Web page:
Cincinnati, OH- In 2014, the Ohio State Patrol issued over 18,000 OVI citations according to their website. That is a lot of people facing serious penalties and the long-term consequences of an OVI conviction. That is also a lot of people who have misconceptions about their OVI charge and how best to handle their situation. Here the team of OVI/DUI attorneys at USAttorneys would like to discuss five of the more common misconceptions about OVI charges.

I will only get stopped for erratic driving

It is true police can’t pull a motorist over of the sole purpose of seeing if they are intoxicated, but there are dozens and dozens of other reasons they can pull you over. Even something as minor as forgetting to use your turn signal or failing to dim your bright lights is enough for police to pull you over but the true purpose of their stop is to take drunken drivers off the road.

I have to submit to field sobriety tests

Ohio, like many states have an implied consent law which states that when you get your driver’s license you are already agreeing to participate in field sobriety tests. Some field sobriety tests can be hard for sober people to perform. Even if you perform well on field sobriety tests, you still must submit to a breathalyzer or blood test. You can refuse field sobriety tests, breathalyzers and blood tests, but there are consequences which in Ohio can include an automatic suspension of your driver’s license for at least a year.

Breathalyzers are accurate

This is not always the case. Even though breathalyzers are commonly used and considered scientifically accurate, there is room for mistake. Breathalyzers fickle pieces of equipment and must be calibrated on a regular basis to give an accurate reading.  If a breathalyzer is not calibrated properly or they aren’t being used by someone with the proper training they can give an inaccurate reading and a person can be wrongfully charged with impaired driving. Also there are medical conditions and other situations that can give false reading on a breathalyzer.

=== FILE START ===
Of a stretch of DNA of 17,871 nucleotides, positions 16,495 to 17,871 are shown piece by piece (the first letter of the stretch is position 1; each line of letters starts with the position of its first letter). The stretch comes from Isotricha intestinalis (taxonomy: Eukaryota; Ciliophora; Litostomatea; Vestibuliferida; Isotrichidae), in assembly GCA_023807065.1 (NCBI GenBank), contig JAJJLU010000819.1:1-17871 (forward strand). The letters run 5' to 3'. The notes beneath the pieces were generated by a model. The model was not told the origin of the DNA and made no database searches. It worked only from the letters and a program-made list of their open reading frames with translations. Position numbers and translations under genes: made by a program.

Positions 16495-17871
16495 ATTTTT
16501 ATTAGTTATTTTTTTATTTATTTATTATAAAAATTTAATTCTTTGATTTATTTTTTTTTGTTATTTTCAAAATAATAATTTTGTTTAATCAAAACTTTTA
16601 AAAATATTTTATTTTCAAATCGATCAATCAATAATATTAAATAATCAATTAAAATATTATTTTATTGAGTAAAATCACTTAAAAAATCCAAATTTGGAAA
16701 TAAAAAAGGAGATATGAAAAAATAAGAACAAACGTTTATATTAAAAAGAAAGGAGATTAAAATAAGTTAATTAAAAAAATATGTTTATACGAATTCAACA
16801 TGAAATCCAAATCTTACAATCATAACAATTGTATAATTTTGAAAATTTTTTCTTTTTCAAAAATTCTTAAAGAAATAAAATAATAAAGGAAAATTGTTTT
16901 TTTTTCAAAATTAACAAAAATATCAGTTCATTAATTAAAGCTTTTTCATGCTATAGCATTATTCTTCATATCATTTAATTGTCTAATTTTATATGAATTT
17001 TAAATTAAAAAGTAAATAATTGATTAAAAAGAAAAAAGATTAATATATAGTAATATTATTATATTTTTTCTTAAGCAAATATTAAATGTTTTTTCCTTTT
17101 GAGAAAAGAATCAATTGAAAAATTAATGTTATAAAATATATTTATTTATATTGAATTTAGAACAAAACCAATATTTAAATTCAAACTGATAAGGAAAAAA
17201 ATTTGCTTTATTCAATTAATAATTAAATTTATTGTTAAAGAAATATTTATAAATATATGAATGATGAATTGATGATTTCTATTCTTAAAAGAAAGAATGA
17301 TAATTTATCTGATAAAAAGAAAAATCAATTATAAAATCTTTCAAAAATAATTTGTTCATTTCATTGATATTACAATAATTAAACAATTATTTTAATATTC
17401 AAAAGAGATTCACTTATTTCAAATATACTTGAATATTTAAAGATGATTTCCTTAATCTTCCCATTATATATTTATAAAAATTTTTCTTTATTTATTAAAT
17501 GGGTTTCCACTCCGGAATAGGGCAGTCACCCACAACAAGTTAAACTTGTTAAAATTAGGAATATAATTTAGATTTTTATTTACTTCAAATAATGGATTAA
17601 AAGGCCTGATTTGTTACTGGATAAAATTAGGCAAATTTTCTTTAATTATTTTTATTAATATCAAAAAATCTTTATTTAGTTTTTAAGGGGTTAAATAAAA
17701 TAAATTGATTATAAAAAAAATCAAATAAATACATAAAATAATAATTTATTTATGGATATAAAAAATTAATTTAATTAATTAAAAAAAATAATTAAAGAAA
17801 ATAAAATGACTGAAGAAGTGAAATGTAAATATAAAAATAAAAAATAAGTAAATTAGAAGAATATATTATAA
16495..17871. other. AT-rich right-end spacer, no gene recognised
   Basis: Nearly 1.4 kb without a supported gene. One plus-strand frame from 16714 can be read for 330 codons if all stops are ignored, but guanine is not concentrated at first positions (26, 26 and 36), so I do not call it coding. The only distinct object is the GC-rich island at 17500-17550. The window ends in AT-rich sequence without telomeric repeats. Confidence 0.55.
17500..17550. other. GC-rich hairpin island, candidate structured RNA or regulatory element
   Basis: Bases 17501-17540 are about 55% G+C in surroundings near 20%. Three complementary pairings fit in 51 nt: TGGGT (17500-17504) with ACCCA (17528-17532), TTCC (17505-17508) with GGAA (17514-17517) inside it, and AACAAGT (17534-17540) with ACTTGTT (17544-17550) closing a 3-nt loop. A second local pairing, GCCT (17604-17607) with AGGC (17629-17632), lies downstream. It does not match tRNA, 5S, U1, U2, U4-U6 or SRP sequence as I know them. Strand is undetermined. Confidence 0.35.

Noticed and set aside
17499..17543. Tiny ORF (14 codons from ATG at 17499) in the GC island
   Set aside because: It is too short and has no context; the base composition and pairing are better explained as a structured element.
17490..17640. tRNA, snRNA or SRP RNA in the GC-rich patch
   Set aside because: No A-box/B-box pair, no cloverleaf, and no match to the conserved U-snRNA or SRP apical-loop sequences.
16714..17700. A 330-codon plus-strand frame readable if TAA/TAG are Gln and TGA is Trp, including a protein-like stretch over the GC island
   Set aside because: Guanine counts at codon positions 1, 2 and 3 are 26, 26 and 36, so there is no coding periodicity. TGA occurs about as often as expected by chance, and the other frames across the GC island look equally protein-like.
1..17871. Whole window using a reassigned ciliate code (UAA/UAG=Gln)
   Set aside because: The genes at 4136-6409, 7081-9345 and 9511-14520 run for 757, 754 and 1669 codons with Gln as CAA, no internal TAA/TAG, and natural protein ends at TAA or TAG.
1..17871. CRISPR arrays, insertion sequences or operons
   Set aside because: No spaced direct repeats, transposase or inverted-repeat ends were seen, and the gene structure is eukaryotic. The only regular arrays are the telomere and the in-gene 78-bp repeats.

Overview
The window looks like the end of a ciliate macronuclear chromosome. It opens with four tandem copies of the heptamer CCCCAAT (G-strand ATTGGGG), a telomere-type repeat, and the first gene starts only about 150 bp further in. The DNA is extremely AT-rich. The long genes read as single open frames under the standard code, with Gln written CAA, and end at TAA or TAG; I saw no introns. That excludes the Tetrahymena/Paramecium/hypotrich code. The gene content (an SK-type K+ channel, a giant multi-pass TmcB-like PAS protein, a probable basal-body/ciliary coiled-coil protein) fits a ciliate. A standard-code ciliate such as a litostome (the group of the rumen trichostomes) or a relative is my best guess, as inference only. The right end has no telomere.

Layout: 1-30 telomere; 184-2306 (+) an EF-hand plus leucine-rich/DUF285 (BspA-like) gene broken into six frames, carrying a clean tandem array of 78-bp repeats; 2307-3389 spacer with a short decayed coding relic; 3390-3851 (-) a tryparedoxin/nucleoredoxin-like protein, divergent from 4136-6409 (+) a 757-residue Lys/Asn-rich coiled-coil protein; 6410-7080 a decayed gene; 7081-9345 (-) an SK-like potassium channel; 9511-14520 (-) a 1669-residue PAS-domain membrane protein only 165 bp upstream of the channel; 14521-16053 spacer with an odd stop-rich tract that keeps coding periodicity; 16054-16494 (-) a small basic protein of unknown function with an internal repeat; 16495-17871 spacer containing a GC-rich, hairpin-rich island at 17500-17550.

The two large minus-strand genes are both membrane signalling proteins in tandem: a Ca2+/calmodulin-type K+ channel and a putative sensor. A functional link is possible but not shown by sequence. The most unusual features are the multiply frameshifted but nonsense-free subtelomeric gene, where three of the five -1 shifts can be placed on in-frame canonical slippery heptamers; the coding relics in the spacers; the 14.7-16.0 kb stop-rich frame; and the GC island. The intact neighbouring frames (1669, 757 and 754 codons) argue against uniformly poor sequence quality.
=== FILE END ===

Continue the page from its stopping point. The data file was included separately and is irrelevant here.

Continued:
If you have been charged with a DUI, you need to contact an OVI/DUI lawyer near your Ohio location immediately. They will look at the details of your arrest so they can determine if your OVI arrest was justifiable.

I have to be in a car to be charged with OVI/DUI

This is something many people don’t realize: You do not have to be in a car to be charged with an OVI. You can be charged with an OVI charge if you are on a bike, a scooter, driving a boat or riding a horse. You can even be charged with an OVI if you decide to take your riding lawnmower to the store instead of your car. (It happens, trust us). You should also note that it doesn’t matter your mode of transportation, the penalties for an OVI conviction are the same.

Finally, the most common misconception among many OVI offenders is: I don’t need an attorney. This is so wrong. The impact of your OVI arrest will be greater than you realize and you absolutely need an OVI/DUI attorney working in your defense. The consequences for a conviction include jail time, costly fines and suspension of your driver’s license. Our team of OVI/DUI lawyers in Ohio know how to build an effective defense and will work hard to help you avoid conviction.